Nepal: “Starvation for many Nepali is a more specific risk than corona”
Freiburg / Kathmandu. Five years after the devastating earthquake of April 25, 2015, hundreds of thousands of people in Nepal are facing existential non-existence and are therefore urgently in need of help. Like the earthquake, in which 9,000 people lost their lives and millions lost their livelihood, the corona epidemic hits the poorest of the poor particularly hard. According to the head of Caritas in Germany, Oliver Müller, starvation is currently a much more concrete danger for hundreds of thousands of day laborers than a Covid19 disease. At the same time, there are fears that people weakened by hunger will fall victim to the virus more quickly.
Nepal in full lockdown amid coronavirus pandemic, but finding few Covid-19 cases due to lack of test
Seven million people, around a quarter of the population, live below the poverty line in Nepal and therefore every day from hand to mouth. Many of them have been driven into debt by the 2015 earthquake. The strict lockdown that was imposed in Nepal in March and was necessary for society as a whole, not least because of the fragile health system, is becoming an existential threat for millions of people every day. Tens of thousands of families are currently lacking to survive, in particular the wages of the Nepalese migrant workers who are currently stuck in lockdown abroad (including in India and Qatar). These remittances usually make up a quarter of the state’s gross national product.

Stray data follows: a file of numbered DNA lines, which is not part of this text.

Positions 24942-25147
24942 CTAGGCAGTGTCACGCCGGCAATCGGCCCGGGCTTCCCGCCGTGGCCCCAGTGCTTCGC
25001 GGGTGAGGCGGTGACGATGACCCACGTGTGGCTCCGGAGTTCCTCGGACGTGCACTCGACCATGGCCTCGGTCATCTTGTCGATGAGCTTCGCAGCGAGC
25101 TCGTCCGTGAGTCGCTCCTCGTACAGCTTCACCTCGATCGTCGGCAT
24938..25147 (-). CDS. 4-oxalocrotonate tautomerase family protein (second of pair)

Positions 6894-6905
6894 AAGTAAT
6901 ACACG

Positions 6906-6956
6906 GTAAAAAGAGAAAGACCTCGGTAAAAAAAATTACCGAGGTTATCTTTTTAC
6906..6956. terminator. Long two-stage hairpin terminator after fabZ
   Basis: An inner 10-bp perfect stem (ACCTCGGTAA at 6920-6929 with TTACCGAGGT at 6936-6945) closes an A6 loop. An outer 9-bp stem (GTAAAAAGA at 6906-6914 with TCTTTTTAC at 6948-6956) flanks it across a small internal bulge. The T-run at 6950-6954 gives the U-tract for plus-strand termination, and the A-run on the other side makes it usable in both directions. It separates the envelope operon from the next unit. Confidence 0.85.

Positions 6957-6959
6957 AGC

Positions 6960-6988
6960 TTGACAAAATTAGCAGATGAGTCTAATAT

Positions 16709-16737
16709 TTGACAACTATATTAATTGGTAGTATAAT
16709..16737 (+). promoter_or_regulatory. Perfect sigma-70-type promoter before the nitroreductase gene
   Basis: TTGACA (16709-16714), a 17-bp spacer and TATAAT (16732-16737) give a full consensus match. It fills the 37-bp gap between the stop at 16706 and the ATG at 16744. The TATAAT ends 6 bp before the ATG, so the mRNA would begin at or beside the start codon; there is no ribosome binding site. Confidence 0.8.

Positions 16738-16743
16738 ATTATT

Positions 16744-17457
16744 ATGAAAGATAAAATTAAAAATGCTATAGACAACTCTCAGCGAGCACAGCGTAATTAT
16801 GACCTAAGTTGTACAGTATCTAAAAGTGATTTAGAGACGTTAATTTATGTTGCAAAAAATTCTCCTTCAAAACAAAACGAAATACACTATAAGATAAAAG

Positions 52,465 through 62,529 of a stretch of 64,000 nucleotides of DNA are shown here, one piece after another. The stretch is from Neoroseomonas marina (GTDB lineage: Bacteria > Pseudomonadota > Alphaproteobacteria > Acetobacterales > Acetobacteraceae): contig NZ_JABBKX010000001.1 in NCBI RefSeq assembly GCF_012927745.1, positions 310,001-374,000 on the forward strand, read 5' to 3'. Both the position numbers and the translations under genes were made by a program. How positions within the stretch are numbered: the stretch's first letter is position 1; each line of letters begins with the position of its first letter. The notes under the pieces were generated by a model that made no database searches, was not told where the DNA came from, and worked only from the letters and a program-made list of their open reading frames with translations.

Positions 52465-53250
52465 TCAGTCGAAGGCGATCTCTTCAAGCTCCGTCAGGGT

“The earthquake and Covid19 show that the best protection against natural disasters as well as epidemics is the reduction of poverty,” said Müller. “The long-term overcoming of hunger and poverty must therefore continue to be our goal as Caritas in Nepal.” With an annual per capita income of around $ 700, Nepal is one of the poorest countries in the world. Only every third Nepalese has access to adequate sanitation. To alleviate the consequences of the lockdown, Caritas Nepal is currently organizing food distribution to particularly affected, marginalized groups south of Kathmandu.
Source: German Caritas Association